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    @pnuts I couldn't say for sure... though note the list is "includes" rather than "a complete list of reasons". I would suspect its in part because it really isn't that good of a question and isn't encouraging good answers. The answer to your question is likely found in Should I flag answers consisting only of “No” or “Yes”?. The better approach would likely have been to rewrite the question so it wasn't a "yes/no" question and then fully answer it. – user289086 Nov 17 '14 at 23:31
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    @pnuts There's no code in there to worry about rewriting - its an example. I'm a proponent of closing the question quickly (easier said than done), and then rewriting it (which may include adding hypothetical code). I do note that this is controversial (+16/-11) in some circles. Yet, once the question is closed, more drastic measures can be taken to make it into a good one that can get reopened. It just happens that in this case, someone went for the 'write code for someone ex nihilo based on the spec in the question' which is... meh. – user289086 Nov 17 '14 at 23:53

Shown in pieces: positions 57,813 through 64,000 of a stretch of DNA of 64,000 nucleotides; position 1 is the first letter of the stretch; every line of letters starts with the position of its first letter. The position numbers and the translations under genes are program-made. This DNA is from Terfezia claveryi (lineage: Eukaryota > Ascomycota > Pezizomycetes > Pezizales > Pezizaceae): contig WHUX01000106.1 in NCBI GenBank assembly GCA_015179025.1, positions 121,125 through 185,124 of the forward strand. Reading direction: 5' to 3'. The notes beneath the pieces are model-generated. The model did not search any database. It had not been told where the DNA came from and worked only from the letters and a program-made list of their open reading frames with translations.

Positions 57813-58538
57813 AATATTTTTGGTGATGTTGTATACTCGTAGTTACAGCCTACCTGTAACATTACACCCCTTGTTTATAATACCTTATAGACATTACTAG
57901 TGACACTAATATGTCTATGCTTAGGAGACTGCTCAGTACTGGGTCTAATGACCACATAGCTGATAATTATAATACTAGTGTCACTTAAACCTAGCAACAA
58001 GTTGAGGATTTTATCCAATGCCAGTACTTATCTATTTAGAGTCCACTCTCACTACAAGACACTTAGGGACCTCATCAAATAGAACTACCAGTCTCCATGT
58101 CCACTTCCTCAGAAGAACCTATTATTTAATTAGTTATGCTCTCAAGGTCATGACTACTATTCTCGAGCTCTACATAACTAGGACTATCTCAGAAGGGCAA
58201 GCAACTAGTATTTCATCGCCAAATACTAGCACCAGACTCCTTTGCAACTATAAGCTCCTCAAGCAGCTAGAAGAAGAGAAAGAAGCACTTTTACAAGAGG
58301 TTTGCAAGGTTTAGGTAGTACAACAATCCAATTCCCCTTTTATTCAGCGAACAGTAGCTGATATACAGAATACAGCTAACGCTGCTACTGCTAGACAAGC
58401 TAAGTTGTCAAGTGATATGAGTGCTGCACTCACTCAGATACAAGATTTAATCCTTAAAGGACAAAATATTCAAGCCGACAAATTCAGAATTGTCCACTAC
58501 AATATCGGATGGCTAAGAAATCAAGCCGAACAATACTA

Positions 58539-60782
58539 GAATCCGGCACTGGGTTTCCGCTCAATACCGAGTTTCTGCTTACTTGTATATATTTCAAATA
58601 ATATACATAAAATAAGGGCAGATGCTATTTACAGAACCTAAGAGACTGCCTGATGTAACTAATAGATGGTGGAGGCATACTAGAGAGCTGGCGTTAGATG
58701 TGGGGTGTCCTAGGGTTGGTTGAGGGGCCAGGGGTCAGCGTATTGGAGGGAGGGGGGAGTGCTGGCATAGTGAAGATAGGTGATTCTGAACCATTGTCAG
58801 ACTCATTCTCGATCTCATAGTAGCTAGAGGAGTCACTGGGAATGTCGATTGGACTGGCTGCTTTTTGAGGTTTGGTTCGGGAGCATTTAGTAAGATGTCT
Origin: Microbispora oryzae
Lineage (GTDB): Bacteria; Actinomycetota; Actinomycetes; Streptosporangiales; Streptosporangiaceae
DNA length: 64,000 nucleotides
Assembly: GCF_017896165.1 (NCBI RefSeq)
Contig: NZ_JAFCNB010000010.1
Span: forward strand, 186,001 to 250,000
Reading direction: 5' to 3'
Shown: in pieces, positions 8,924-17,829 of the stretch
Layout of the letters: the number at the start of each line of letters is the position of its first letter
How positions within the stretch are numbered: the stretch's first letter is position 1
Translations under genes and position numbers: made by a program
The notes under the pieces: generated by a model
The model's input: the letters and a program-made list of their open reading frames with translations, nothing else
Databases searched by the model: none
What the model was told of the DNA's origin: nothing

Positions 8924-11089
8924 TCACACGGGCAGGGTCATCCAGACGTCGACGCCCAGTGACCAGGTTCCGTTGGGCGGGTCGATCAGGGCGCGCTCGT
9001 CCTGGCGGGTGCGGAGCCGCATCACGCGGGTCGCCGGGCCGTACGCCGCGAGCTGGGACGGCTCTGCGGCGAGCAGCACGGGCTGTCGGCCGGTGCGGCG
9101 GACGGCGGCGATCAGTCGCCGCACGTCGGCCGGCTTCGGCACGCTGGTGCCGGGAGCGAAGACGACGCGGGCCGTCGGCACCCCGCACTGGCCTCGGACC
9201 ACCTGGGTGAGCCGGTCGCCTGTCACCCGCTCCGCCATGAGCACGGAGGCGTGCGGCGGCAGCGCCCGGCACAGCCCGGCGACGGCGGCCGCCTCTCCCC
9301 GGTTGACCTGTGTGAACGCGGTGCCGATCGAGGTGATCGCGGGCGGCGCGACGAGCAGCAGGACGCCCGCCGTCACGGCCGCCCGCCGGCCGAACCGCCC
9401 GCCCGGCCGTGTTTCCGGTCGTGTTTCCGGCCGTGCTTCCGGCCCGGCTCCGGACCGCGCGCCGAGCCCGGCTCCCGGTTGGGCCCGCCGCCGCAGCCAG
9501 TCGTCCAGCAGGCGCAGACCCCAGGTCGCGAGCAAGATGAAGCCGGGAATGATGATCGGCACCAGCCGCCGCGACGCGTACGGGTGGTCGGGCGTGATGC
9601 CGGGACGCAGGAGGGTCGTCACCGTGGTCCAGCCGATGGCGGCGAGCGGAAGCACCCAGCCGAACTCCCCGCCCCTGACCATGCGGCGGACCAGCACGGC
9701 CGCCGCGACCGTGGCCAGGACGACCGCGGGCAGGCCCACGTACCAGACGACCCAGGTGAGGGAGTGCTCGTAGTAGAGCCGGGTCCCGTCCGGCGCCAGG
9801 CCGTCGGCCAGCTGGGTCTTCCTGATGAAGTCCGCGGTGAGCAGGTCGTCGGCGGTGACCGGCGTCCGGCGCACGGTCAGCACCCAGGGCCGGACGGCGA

• Hmm, there is a lot in here I actually agree with, but I feel like a lot of your frustration is hinged upon "Posts that appear to address the question but don't answer the question are not answers.", and that I don't agree with. That's a very general description, which could encompass many answers that do answer the question but are just plain incorrect. What you are describing are not good answers. But also, just because something doesn't fit the very specific confines of the NAA flag doesn't mean it doesn't deserve to be deleted/downvoted to oblivion. – Ajean Nov 18 '14 at 0:41